Beam­ing with pride and brim­ming with caffeine, 



To: gs@work
From: Exec
Sub­ject: Re: Re: Re: An Impor­tant List



Some­times, when I have had a day full of peo­ple and their talk­ing to me, I will cruise Fab.com to decom­press and clear my head and it’s just so full of fun and ran­dom that I can’t help myself. Which is why I will occa­sion­ally send screen caps of things that I see on there with my own com­men­tary to my friends over iMes­sage. No, I don’t know why they let me have their phone num­bers either.




wonka style

But then the other night, I found this lit­tle piece of awesome.


So I showed the guy pal and said, “I just found the most awe­some floor mat in the his­tory of floors. Like, seri­ously, if Cae­sar were alive today he’d be all, “WHY DON’T I HAVE THAT ON MY FLOORS?” and I’d be all, “Because Cleopa­tra didn’t really love you, man. Tough, but true. Also, BACK OFF, CAESAR, THAT GUY DIDN’T ACTUALLY COME WITH THE FLOOR MAT!”

Then he did that “polite” response thing that called it dif­fer­ent and kinda creepy.

Which made me feel like he wasn’t really get­ting how awe­some this was, which meant it was time to pull out my crazy great mar­ket­ing skills.

If he were mine, I’d put thought bub­bles over his head and change them out every­day. He’d say things like “Aaar­rgh!” on Talk Like A Pirate Day, and “There isn’t always room for Jello.” or “Excuse me, buddy, but my eye sock­ets are up HERE.” Peo­ple would be afraid of his creepy and stay out of my space, which makes him like a warn­ing sign or a guard dog, only bet­ter because you don’t have to feed him or take him to the vet, so he’s actu­ally sav­ing you money. It’s prac­ti­cally irre­spon­si­ble to not own him, and doesn’t fis­cal respon­si­bil­ity mat­ter to you at all?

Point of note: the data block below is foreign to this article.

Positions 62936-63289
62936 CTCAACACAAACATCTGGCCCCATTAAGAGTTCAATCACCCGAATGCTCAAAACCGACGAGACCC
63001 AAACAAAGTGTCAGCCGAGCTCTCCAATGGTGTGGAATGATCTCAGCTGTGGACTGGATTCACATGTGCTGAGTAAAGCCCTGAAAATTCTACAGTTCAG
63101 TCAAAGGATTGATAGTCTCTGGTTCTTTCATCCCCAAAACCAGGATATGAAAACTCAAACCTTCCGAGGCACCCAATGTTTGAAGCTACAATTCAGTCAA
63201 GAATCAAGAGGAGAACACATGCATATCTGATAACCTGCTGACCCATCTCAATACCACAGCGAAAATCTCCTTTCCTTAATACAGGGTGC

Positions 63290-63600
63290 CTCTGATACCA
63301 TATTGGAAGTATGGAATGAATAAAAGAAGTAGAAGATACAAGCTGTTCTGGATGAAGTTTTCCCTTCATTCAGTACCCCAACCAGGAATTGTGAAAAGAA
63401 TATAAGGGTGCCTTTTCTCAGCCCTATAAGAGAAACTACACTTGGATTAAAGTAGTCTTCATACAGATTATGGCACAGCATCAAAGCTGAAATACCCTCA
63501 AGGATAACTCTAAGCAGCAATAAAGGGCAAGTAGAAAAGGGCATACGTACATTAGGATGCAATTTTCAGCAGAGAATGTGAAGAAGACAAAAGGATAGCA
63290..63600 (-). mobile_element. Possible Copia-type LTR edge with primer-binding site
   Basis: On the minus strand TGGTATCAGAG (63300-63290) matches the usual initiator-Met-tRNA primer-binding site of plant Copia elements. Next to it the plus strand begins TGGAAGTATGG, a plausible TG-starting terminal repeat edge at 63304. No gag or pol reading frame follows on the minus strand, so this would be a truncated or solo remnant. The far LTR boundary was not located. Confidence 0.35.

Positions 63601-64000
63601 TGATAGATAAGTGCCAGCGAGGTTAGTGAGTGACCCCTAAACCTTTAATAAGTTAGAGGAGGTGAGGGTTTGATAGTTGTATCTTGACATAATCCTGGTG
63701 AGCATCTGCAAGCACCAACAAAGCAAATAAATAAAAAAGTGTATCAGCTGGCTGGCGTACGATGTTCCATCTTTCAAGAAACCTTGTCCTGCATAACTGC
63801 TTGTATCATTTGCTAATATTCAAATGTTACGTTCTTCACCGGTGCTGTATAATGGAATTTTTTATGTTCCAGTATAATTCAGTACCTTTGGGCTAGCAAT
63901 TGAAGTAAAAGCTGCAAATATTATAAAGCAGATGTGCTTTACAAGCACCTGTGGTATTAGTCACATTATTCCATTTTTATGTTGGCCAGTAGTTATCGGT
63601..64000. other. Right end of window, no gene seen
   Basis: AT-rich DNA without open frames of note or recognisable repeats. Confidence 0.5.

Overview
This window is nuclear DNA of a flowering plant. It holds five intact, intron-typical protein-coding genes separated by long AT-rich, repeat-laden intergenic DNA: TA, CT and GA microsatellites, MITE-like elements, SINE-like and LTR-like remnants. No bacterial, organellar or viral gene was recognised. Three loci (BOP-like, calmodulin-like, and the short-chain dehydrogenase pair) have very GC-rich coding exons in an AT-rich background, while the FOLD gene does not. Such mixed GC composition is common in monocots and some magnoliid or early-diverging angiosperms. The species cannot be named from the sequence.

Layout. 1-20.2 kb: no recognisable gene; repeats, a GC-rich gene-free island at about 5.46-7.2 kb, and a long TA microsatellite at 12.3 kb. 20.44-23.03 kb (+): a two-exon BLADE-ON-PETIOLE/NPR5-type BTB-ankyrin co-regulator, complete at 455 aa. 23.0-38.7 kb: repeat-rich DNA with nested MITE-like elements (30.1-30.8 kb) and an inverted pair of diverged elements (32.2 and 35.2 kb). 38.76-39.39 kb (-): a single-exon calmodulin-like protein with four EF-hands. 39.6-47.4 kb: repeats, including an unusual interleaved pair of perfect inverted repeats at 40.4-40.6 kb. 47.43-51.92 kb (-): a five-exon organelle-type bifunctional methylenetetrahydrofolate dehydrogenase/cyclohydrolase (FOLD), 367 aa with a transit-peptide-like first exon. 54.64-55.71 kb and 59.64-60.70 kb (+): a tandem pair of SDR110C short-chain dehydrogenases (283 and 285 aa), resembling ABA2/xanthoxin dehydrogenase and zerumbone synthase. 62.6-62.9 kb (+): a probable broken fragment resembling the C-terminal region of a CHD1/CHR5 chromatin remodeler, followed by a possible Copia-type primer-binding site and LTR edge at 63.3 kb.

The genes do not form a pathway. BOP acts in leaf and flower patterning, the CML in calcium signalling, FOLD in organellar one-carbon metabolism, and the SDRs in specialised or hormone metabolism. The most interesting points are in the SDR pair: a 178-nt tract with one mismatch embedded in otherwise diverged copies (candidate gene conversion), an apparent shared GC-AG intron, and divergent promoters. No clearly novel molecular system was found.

I’ve named him Bartholomew and I feel like we were meant to be friends. Fated, even. He could live in my office. Well, you know, as the remains of the dead. Which wouldn’t be weird at all. I have a friend who has dead stuffed rodents in clothes that she keeps in her office. If any­thing, Bartholomew shows how nor­mal I really am here.

Really, Bartholomew is just mis­un­der­stood. I mean, look how he’s always smil­ing! I think we all could use a lit­tle more Bartholomew in our lives. Except for maybe Grandma. Because, old. Pos­si­bly because start­ing another rumor about Jello at the home will get me in trou­ble. I’m not entirely sure that being banned from a nurs­ing home is going to give me street cred. 


Him: Mas­ter­card or Visa?

Then later I admit­ted that I didn’t order Bartholomew and so I was sad because it’s hard let­ting go after break­ing up with a floor mat you didn’t actu­ally own.

And he told me I should get some rest, and that it’s always hard the first time, but by the time you break up with your sec­ond floor mat you never own, it’s much easier.

I’m just so lucky to have such great sup­port in the min­utes of heart­break not buy­ing a floor mat can bring.

{ 1 comment }